Holidays from hell needn't costyou the earth. A package dealprovides the best protection.
In recent years we've seen several airlines and holiday firms go bust. Thousands of holidaymakers have been affected by the collapse of firms including Monarch, FlyBM and Low Cost Holidays. So how can you protect your summer holiday? The simplest way to ensure you have maximum consumer protection for your holiday is to book a package. With a package holiday, you book more than one part of your trip through the same travel agent or website.
Package holidays have full financial and legal protection. Known as ATOL protection, this means if your travel firm goes bust you are entitled to a refund. In cases where the travel agent goes under while you are on your holiday you can complete your trip and will be brought back to the UK. You are also protected if elements ofyour holiday aren't provided, for example ifa tour is cancelled due to bad weather.
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When you book a package holiday you should be provided with an ATOL Certificate confirming that you have full protection from the moment you pay even if you are just paying the deposit at that stage. Keep that certificate safe as it is your way to make a claim if you need to.
If you didn't book a package holiday you may still have protection if it is classed as a Linked Travel Arrangement. This is when you buy one part of your holiday, your flights for example, and then are prompted to buy another part, such as your hotel, within 24 hours but you have to re-enter your payment details.A Linked Travel Arrangement isn't covered by ATOL, but you do get insolvency protection. This means if one of the companies involved in your booking goes bust you can get your money back for that element of your trip.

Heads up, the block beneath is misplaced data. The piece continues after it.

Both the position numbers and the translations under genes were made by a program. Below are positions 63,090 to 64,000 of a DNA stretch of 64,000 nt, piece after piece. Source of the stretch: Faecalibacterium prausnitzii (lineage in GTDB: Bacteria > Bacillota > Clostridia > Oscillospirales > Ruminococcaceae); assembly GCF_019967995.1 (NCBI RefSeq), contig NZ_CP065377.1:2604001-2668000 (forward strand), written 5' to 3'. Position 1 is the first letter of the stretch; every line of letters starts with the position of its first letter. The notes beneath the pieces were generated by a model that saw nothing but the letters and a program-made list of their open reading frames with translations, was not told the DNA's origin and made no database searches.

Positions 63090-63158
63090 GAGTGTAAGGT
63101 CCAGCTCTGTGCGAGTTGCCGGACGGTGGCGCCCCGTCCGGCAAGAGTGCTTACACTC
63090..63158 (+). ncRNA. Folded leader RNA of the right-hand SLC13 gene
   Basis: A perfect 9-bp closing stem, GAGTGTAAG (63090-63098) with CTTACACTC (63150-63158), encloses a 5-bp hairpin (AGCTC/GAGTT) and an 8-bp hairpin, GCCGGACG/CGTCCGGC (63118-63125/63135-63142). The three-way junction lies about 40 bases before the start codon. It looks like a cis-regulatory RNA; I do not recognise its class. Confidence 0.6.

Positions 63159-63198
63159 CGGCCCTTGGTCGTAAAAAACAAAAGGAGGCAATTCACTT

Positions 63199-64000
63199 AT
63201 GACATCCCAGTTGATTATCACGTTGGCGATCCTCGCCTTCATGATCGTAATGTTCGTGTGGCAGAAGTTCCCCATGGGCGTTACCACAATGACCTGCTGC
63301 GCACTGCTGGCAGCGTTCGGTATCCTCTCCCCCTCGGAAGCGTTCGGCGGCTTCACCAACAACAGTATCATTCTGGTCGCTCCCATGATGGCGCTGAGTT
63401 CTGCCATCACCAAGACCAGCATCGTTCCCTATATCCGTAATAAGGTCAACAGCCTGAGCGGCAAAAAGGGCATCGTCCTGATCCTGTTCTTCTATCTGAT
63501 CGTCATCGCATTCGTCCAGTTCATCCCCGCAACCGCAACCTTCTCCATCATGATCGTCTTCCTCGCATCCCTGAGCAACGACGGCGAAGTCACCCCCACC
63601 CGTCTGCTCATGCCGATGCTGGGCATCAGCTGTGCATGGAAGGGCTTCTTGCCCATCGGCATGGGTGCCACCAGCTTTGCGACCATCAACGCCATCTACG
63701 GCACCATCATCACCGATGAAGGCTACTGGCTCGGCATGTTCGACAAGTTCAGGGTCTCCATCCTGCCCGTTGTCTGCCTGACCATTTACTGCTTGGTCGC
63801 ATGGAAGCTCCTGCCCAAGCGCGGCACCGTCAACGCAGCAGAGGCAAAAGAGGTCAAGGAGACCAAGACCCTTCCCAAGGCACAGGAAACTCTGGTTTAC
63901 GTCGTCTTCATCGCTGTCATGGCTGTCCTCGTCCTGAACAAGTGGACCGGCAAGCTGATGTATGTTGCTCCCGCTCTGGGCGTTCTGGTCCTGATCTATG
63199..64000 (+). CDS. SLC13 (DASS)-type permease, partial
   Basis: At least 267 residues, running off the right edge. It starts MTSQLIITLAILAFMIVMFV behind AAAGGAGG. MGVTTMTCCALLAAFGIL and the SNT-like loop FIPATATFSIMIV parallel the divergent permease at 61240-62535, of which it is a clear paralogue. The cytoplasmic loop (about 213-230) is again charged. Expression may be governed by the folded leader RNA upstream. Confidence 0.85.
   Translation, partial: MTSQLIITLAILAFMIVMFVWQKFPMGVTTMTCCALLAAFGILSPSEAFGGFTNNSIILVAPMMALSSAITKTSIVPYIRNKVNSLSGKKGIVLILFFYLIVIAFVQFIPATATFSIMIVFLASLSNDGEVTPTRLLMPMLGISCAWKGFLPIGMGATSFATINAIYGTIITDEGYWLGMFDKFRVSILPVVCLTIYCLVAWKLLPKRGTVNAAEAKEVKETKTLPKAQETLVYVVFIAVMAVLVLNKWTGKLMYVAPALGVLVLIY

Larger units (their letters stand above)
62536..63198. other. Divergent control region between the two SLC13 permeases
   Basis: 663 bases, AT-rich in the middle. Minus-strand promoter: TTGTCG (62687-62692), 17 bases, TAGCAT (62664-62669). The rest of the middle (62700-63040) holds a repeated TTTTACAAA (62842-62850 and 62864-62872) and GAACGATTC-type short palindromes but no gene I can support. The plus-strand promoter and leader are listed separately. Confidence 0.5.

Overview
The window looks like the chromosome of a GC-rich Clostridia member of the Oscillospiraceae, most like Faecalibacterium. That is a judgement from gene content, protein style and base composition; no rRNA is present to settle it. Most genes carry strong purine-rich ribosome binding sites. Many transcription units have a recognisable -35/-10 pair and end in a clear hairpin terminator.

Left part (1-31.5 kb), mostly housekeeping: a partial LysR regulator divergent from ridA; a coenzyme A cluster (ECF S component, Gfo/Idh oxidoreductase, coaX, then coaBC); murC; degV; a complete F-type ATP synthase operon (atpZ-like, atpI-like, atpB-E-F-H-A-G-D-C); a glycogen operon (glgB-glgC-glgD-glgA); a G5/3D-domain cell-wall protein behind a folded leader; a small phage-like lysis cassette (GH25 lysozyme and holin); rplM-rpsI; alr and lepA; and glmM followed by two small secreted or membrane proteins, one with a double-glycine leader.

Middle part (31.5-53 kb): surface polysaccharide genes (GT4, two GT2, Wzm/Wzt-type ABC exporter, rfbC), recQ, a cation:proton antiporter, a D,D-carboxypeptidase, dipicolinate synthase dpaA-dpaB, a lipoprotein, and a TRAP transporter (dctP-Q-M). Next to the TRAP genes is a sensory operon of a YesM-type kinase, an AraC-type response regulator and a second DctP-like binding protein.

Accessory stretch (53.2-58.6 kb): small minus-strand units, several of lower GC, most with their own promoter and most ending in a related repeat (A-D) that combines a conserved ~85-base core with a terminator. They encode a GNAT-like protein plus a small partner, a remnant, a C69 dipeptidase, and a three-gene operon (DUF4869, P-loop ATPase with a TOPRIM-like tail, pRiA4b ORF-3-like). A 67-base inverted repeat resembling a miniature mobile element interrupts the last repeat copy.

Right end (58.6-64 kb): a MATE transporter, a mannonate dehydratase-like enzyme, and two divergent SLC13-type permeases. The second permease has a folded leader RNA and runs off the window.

A wise move when booking your holiday is to pay with a credit card. That way your trip is also covered by Section 75 of the Consumer Credit Act. This is a consumer law that says if you buy something worth more than £100 and something goes wrong for example your airline goes bust you can get a refund from your credit card provider. Paying by credit card is a particularly wise move if you are booking your holiday independently with separate flights, accommodation and car hire. These trips aren't covered by ATOL or Linked Travel Arrangements, but your credit card adds a layer of defence.
Top travel insurance tips
Almost of a quarter of us travel abroad without insurance, according to the Association of British Travel Agents (ABTA). Yet travel insurance is essential. The number of claims is steadily increasing, with one a minute in 2017 and £1m paid out every day. The average pay-out is nearly £1,300; medical expenses make up the majority of claims.
A common misconception is that if you are travelling within the EU you only need a European Health Insurance Card (EHIC). But EHIC only gives you the same free healthcare as a local. In some countries that amounts to little. It also doesn't cover the costliest part of medical claims getting you home.